Dunham finds out that research on a chemical agent that would dissolve flesh was done before by a scientist named Walter Bishop, but he’s in an insane asylum (obviously). Dunham asks Lance Reddick to help her, and he’s like “You can’t talk to him,” and she’s like “But I need to,” and he’s like “Go talk to him, and then I’ll see if I believe you”? What? They are so weird. But the only way to get to Walter Bishop is if she’s related to him or has a relative escort her, so she tracks down his son Peter Bishop, who is in Iraq doing some business (relevant). She is like “help me,” and he’s like “I’d rather be in Iraq than see my father,” so you know it’s bad, but then she’s like “I have a file on you,” and he’s like “OK,” and they fly back in the luxury private jet that I’ve heard most FBI agents travel on all the time.
Walter Bishop is crazy (obviously), like when Dunham is telling him about the horrifying incident on the airplane he starts crying and she’s like “Dr. Bishop?” and he’s like “they have such horrible pudding here,” and that’s when you realize this guy is going to be pretty wacky. At some point Agent Dunham threatens to put Peter Bishop in jail if Peter Bishop doesn’t take legal guardianship of his father? No, that’s right. I just forgot how the FBI worked for a second, that’s totally right. In the car on the way to the hospital, Dr. Bishop says that the only person who knows what he was working on (skin melting gas) in his old lab was William Bell, with whom he shared the lab. It turns out that William Bell is basically like Bill Gates, and owns a company called Massive Dynamics, which has my favorite corporate slogan of all time.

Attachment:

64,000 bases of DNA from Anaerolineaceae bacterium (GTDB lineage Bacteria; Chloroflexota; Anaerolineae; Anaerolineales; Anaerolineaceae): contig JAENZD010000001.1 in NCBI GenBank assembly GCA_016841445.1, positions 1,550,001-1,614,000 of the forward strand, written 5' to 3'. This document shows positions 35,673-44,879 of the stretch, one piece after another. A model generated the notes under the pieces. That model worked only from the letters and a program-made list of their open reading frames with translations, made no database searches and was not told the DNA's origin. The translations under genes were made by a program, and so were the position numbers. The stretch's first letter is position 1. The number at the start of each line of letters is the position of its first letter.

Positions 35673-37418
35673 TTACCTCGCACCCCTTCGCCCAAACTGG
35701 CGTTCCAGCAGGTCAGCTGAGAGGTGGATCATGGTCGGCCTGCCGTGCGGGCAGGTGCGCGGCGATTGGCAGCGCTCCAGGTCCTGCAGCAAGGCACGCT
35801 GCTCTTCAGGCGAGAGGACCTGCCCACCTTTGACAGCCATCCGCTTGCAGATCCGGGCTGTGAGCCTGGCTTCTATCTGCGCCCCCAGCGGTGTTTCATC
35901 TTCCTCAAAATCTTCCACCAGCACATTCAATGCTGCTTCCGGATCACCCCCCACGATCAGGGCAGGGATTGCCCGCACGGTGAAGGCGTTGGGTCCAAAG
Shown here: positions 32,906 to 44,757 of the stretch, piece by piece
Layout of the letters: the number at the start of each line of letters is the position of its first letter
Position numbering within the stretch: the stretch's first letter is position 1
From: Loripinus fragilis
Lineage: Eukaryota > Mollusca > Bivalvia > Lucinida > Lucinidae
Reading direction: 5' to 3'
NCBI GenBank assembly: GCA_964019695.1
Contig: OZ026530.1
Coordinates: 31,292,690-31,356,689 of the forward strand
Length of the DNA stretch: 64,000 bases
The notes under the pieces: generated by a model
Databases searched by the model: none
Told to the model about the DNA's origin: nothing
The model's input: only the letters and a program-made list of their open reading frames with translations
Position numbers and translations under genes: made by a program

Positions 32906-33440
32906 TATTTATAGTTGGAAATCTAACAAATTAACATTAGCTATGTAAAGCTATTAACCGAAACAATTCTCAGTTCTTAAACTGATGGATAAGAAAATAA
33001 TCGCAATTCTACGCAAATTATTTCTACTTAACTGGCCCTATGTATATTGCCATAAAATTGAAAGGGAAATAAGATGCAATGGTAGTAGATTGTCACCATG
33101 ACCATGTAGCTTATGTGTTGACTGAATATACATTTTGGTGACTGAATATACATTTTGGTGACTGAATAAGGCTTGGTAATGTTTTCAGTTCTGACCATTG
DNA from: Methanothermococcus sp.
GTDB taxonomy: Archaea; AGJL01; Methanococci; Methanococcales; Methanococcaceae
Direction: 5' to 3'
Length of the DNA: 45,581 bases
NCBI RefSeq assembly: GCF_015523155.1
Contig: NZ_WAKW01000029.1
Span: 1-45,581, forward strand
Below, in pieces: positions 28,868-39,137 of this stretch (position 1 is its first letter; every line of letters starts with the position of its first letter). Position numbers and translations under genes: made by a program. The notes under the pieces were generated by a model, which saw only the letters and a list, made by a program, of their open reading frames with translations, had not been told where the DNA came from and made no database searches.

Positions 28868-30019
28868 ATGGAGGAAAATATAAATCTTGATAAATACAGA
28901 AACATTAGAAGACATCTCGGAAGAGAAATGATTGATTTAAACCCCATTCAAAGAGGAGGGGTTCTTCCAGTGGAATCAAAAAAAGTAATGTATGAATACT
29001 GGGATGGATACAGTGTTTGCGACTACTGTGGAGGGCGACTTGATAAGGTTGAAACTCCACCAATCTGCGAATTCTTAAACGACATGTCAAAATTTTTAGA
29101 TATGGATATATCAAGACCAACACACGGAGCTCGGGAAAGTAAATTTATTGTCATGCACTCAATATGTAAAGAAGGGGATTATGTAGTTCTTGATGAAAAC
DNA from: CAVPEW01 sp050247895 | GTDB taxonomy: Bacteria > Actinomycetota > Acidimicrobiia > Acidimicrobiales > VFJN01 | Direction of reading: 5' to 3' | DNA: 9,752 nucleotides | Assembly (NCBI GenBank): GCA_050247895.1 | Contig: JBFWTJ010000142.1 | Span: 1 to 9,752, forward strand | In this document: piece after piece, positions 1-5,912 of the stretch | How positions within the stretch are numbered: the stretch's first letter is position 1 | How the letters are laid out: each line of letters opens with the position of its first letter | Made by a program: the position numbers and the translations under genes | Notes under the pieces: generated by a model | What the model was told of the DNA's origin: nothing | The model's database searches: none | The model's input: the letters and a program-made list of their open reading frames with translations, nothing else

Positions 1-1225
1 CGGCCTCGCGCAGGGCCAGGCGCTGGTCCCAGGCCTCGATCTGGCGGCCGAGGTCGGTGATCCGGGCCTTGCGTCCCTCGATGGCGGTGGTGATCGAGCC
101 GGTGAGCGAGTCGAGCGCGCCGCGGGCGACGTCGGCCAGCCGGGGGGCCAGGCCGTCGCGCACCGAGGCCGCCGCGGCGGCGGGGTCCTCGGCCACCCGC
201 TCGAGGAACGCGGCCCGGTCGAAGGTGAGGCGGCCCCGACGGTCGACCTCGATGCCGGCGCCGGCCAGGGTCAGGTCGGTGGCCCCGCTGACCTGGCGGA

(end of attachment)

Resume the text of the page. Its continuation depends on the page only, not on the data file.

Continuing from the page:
They go to visit Agent Smith’s Invisible Man body, and Dr. Bishop is like “I need to analyze this flesh sample in my lab” and they are like “um, you’ve been in prison for 20 years,” and he goes crazy. Then Dunham goes to see Lance Reddick and is like “Dr. Bishop needs his lab” and Lance Reddick is like “what are you talking about,” and she’s like “get me a basement lab at Harvard with a full staff and anything this madman from the hospital needs,” and Reddick is like “There’s no way you’re getting all of that unless I begrudgingly authorize it” and then he authorizes it? What?
Luckily, the lab is still right where he left it. Harvard was just like “What do we have an unlimited number of with no particular need for more? That’s right labs.” There’s a long montage showing them setting up the lab and getting all the equipment in order, which is why it is hilarious when Dr. Bishop says that although there might be a cure for Agent Smith, he only has 24 hours until his degeneration proves fatal. Sure. There was enough time for Dunham to recover in the hospital, discover Dr. Bishop existed, go to Iraq to get Peter Bishop, go to the asylum, get clearance for a lab, build a lab, but now there are only 24 hours. So close!
But, and here is where I stopped watching: the key to curing him might be a shared dream state. SHARED DREAM STATE. WHAT? The way to reverse a devastating (and disgusting) physical disintegration via biological or chemical agent is by getting inside the victim’s dream? I need 50 cc’s of too many premises, STAT.
So, most of the episode was great. This looks like a very promising series. But will it collapse under the weight of its abundant premises? You’ll have to watch the second half to know for sure. You can download the episode here, and judge for yourself. NO SPOILERS, you guys, I haven’t gotten that far yet.